Charities and community groups in the West Midlands and the rest of the UK could turn their inter-net dreams into reality by entering the fourth annual AOL Innovation in the Community Awards.
The awards scheme, run by AOL UK and the national charity Citizens Online, offers 30 award packages of £2,000 plus one year's complimentary broadband in support of innovative internet projects in the voluntary sector. Full details of awards can be found at www.aol.co.uk/innovation.
Since the awards scheme began in 2003, AOL UK and Citizens Online have supported 90 initiatives across the country, including an online drama project at Birmingham Repertory Theatre in 2004.
Karen Thomson, chairman and chief executive of AOL UK, said: "Many charities and community groups are highly enthusiastic about the opportunities the internet offers to connect, support and inspire people but don't have the resources to make the most of it.
"These awards will help 30 of them to take an innovative idea and make it happen."
John Fisher, chief executive of Citizens Online, added: "Many people can find the internet daunting but by developing inventive and original ways to use digital technologies, community organisations can encourage new users.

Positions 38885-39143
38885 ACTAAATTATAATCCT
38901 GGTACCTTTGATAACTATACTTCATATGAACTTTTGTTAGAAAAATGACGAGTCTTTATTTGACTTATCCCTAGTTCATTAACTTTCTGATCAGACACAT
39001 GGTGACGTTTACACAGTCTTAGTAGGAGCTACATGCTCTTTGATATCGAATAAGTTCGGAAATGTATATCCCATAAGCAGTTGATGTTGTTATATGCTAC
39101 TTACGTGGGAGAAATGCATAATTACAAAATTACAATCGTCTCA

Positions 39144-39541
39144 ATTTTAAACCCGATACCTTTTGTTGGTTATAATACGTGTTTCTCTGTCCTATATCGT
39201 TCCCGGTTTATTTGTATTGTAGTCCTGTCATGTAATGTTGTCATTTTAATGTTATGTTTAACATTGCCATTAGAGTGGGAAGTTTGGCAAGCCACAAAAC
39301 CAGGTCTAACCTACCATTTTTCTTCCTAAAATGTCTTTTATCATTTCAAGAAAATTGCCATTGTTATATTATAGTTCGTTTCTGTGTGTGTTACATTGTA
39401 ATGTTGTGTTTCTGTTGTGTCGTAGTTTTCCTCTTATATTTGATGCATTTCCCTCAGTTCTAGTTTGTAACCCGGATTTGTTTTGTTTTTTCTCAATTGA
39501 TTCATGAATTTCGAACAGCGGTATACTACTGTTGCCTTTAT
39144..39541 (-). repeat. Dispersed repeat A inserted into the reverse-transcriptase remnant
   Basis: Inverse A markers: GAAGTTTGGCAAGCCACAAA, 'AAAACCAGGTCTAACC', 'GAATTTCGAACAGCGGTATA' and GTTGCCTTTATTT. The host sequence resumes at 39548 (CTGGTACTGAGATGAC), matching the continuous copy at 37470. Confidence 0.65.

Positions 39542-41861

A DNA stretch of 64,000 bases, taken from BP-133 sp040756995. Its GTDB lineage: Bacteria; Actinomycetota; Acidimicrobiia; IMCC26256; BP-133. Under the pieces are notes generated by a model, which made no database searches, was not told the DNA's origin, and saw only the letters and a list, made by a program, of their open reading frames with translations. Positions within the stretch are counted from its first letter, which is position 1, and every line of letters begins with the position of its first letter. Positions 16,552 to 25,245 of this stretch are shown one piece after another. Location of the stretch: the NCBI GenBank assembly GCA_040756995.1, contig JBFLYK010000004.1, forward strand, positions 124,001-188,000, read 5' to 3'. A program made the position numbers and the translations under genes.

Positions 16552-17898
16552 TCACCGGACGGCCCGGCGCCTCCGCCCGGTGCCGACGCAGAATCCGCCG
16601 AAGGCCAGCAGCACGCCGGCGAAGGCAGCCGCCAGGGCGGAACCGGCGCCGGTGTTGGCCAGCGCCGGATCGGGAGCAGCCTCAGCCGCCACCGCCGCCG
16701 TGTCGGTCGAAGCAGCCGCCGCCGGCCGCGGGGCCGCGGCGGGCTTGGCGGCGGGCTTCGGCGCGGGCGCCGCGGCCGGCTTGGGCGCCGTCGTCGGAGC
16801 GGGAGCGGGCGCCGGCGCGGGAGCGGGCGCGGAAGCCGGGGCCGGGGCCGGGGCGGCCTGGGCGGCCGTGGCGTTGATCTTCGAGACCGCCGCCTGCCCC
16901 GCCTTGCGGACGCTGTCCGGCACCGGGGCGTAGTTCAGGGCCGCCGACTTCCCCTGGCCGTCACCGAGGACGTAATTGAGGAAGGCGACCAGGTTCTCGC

"This scheme provides funding to ensure these new projects are delivered to the people who stand to gain most from discovering the online world."
Representatives of organisations interested in applying for an AOL Innovation in the Community Award can find full details of the scheme and down-load an application form at www.aol.co.uk/innovation.
Alternatively, they can request an application pack by emailing email@example.com or calling the awards hotline on 020 7348 8390.
The closing date for the applications is May10, 2006 and a judging panel will select the 30 award recipients in June. AOL UK and Citizens Online will host an awards ceremony for the 30 winning organisations in London in the autumn.
Jess Abrams of Drake Music Project Scotland, which received an award in 2005, said: "Drake Scotland was delighted to receive an AOL Innovation in the Community Award.
"We have recently launched a new website and the award has enabled us to design an interactive element, which will enable people to take part in an experiential music making session using an online version of our adaptive music technology. It's very important that our website is accessible and the award has helped us to achieve this."
Another 2005 award winner, Wendy Sanderson of 55-plus Positive Lifestyle in Devon, said: "Many older people, particularly in rural areas, feel left behind by modern technology.
"This award offers us an exciting opportunity to help people overcome those feelings of frustration and loneliness, by showing them how to use the internet to shop and access information, and to keep in touch with family and friends."